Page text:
Welcome to 3D Interactions and Navigation, the third course in the Unity Certified Programmer Specialization from Unity Technologies.
This course will help you prepare for the Unity Certified Programmer exam, the professional certification for entry to mid-level Unity programmers. Unity is used to create real-time 3D applications for many industries, including video games, automotive, film, training, and more. In this course, you will be challenged to solve realistic Unity programming problems that are aligned to topics covered on the exam.
In the third course, you will start development on a new 3D application: Stealth. In this application, a 3D stealth-style game, the user guides a 3D character through a maze-like environment filled with hazards in an attempt to avoid detection. In implementing this application, you will review and practice many of the skills covered in the exam, including setting up navigation meshes and agents, working with 3D character animation, scripting camera movement, and more.
This is an intermediate course, intended for people who are ready for their first paying roles as Unity programmers, or enthusiasts who would like to verify their skills against a professional standard. To succeed, you should have at least 1-2 years of experience programming interactive applications in Unity. You should be proficient at programming in the C# language and familiar with Unity's scripting APIs. You should have experience in the full product development lifecycle, from concept to launch (and beyond). And you should understand multi-platform development, including deploying applications to XR (AR and VR) platforms.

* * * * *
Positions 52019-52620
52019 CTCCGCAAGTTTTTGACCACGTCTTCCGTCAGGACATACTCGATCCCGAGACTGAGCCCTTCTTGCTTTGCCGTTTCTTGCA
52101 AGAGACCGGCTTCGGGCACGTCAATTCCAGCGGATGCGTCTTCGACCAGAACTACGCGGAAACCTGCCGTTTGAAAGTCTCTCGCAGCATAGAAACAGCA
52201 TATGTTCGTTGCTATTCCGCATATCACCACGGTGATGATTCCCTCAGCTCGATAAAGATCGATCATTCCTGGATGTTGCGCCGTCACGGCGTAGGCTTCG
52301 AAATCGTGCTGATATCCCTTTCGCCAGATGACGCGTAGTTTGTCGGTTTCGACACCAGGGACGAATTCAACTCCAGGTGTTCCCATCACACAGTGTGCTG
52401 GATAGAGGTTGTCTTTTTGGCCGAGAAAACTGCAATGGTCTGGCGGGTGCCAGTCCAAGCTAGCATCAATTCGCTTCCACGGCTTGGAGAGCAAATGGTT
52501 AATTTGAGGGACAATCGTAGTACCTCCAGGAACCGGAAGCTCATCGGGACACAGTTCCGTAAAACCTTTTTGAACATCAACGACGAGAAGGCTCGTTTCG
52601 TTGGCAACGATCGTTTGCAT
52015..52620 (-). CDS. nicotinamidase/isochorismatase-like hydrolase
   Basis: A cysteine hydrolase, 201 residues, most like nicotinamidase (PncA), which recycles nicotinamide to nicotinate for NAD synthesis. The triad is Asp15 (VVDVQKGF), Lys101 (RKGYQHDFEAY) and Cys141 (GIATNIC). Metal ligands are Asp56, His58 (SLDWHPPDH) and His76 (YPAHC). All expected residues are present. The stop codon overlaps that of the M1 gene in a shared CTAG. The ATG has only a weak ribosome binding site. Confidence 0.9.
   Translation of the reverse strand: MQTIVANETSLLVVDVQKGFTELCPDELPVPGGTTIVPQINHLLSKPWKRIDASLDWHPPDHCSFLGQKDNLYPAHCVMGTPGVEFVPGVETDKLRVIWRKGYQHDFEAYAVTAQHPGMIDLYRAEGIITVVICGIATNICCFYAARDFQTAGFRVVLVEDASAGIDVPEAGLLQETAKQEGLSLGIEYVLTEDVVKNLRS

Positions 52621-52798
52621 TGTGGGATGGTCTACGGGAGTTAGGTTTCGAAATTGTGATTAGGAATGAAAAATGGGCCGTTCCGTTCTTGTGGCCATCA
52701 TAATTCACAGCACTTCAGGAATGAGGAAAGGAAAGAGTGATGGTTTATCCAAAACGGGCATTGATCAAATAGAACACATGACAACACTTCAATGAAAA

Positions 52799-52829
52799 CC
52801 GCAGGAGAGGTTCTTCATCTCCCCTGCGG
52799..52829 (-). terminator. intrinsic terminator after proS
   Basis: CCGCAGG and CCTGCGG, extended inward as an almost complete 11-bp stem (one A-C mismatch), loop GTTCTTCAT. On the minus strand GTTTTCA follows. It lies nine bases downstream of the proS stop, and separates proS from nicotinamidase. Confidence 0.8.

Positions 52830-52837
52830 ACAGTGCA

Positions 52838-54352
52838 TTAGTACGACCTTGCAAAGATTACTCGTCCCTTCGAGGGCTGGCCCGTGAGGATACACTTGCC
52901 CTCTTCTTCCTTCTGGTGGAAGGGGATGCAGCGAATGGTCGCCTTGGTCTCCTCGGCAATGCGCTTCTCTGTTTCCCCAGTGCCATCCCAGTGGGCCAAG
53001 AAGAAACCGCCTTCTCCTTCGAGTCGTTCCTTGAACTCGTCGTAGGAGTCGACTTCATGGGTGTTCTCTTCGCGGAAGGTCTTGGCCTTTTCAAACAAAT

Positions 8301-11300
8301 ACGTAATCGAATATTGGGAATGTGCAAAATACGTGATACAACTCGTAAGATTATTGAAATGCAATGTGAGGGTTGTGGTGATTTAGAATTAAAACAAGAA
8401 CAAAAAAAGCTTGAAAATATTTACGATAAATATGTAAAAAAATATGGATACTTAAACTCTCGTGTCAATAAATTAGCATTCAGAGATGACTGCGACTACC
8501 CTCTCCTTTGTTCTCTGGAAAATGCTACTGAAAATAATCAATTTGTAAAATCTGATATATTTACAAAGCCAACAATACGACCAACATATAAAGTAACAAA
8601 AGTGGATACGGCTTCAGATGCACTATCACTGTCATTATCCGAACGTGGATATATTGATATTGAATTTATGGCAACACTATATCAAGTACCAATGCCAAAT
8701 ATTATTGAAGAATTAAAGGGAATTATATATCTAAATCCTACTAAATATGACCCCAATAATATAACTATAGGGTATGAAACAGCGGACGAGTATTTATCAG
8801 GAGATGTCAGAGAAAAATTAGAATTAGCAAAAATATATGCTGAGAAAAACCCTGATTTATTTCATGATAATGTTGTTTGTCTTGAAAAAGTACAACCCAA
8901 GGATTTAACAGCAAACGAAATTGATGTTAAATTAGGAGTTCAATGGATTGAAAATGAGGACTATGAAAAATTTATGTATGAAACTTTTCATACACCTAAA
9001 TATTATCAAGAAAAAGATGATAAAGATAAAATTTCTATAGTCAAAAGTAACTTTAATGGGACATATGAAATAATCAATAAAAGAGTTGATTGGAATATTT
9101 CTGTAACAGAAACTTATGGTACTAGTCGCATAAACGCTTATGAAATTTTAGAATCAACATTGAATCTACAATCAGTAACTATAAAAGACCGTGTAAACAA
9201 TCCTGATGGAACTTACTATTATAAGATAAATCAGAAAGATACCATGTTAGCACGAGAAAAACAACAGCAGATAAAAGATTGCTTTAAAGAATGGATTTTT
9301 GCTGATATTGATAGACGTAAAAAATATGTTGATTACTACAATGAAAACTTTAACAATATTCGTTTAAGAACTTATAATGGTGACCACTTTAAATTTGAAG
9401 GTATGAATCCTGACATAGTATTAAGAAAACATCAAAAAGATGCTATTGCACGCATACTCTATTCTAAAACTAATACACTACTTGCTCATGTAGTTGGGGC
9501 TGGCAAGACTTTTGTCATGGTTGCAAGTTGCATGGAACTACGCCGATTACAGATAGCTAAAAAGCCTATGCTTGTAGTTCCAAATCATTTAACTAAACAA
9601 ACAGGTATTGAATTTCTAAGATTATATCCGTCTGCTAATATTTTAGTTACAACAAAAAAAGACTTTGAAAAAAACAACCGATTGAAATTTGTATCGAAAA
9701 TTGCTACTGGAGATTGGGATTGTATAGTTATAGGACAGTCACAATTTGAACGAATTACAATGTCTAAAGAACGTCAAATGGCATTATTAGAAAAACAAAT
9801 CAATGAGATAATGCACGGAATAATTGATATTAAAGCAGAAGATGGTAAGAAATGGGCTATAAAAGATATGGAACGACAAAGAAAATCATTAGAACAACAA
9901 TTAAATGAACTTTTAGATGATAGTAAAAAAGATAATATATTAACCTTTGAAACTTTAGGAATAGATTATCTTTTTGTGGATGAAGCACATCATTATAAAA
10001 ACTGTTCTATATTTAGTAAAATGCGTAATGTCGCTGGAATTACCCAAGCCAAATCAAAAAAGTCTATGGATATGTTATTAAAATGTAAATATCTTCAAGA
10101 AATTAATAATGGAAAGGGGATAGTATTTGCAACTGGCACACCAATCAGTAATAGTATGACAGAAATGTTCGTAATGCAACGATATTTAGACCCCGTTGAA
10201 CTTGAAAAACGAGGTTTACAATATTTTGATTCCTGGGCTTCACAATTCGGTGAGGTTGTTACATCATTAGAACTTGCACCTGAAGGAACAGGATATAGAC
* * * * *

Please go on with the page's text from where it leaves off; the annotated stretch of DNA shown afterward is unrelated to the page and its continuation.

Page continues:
Welcome to the third course in the Unity Certified Programmer exam preparation series. For the first week of this course, you'll begin to build out the Stealth game. It's a third-person, 3D game with stealth mechanics, and the first thing you'll do is implement the navigation of the "enemy," a robot sentry.
Character Animation and Camera Control
The enemy agent can now move around the level, but we need to let our a player character or avatar move. In this week's lessons, you'll implement character animation and a sophisticated camera system to track it.
Next, you'll create a set of environmental interactions that will give context to the character and enemy movement and help complete the core interaction loop for the Stealth game.
2D Overlays: Mini-Map
Finally for this course, you'll give the player the ability to look beyond what the main camera shows by creating a mini-map that renders in a corner of the screen. Your work on this mini-map will be reviewed by your peers for your final graded assessment of the course.